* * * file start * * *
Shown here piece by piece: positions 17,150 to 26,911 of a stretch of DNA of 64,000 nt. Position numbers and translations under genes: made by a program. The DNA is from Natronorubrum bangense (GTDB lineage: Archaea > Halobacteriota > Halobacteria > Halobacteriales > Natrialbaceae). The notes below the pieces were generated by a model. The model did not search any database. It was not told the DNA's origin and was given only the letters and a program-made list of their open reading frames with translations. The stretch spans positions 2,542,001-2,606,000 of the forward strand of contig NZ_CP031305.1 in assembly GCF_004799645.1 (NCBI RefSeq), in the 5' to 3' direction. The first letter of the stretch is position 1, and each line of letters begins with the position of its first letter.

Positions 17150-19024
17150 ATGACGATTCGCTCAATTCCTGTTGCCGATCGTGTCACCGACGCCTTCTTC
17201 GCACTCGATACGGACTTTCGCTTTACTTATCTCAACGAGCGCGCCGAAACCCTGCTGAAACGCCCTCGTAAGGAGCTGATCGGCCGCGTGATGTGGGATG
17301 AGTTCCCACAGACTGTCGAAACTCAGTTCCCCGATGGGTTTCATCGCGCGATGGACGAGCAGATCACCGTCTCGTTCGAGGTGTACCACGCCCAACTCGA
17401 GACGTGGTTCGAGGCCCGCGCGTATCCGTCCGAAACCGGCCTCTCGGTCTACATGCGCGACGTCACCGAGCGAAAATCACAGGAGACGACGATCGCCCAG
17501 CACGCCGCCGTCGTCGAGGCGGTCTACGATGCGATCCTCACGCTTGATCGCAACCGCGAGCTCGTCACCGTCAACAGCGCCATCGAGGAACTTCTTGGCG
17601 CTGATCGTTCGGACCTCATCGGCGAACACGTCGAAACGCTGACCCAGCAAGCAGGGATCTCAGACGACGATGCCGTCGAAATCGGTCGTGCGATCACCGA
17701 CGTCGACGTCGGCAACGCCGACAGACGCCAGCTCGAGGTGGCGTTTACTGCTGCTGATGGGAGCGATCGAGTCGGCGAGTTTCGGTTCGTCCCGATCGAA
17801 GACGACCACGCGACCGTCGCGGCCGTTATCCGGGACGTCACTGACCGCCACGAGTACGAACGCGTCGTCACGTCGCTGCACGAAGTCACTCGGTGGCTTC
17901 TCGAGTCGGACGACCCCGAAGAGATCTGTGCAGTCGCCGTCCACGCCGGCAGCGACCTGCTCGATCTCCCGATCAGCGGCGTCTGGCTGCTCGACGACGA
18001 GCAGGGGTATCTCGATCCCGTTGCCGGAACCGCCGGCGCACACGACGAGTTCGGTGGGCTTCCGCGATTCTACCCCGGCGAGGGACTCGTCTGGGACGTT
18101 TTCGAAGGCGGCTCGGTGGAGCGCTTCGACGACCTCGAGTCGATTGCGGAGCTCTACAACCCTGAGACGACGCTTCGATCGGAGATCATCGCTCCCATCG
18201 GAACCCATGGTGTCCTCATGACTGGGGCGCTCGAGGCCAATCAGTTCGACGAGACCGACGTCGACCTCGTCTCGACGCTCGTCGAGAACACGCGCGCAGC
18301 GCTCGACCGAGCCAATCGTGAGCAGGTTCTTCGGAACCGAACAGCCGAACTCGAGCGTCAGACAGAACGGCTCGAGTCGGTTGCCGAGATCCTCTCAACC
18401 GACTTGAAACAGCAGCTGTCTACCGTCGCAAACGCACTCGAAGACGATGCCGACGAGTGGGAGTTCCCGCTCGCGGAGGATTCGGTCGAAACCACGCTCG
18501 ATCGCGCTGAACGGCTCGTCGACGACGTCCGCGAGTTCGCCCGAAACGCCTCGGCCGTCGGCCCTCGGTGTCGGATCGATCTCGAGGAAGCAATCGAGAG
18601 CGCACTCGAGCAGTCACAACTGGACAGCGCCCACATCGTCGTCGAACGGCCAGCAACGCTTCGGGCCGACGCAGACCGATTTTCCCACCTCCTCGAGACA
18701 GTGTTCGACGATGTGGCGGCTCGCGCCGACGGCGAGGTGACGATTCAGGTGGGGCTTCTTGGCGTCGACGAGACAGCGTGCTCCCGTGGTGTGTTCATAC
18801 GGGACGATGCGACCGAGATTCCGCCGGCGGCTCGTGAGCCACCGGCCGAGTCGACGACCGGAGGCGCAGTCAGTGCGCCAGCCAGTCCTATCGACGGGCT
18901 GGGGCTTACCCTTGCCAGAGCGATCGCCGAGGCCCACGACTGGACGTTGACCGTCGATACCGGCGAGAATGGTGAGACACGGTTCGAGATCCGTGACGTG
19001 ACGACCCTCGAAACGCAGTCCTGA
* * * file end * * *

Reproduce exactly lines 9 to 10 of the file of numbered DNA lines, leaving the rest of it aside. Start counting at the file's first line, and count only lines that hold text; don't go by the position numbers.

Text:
17701 CGTCGACGTCGGCAACGCCGACAGACGCCAGCTCGAGGTGGCGTTTACTGCTGCTGATGGGAGCGATCGAGTCGGCGAGTTTCGGTTCGTCCCGATCGAA
17801 GACGACCACGCGACCGTCGCGGCCGTTATCCGGGACGTCACTGACCGCCACGAGTACGAACGCGTCGTCACGTCGCTGCACGAAGTCACTCGGTGGCTTC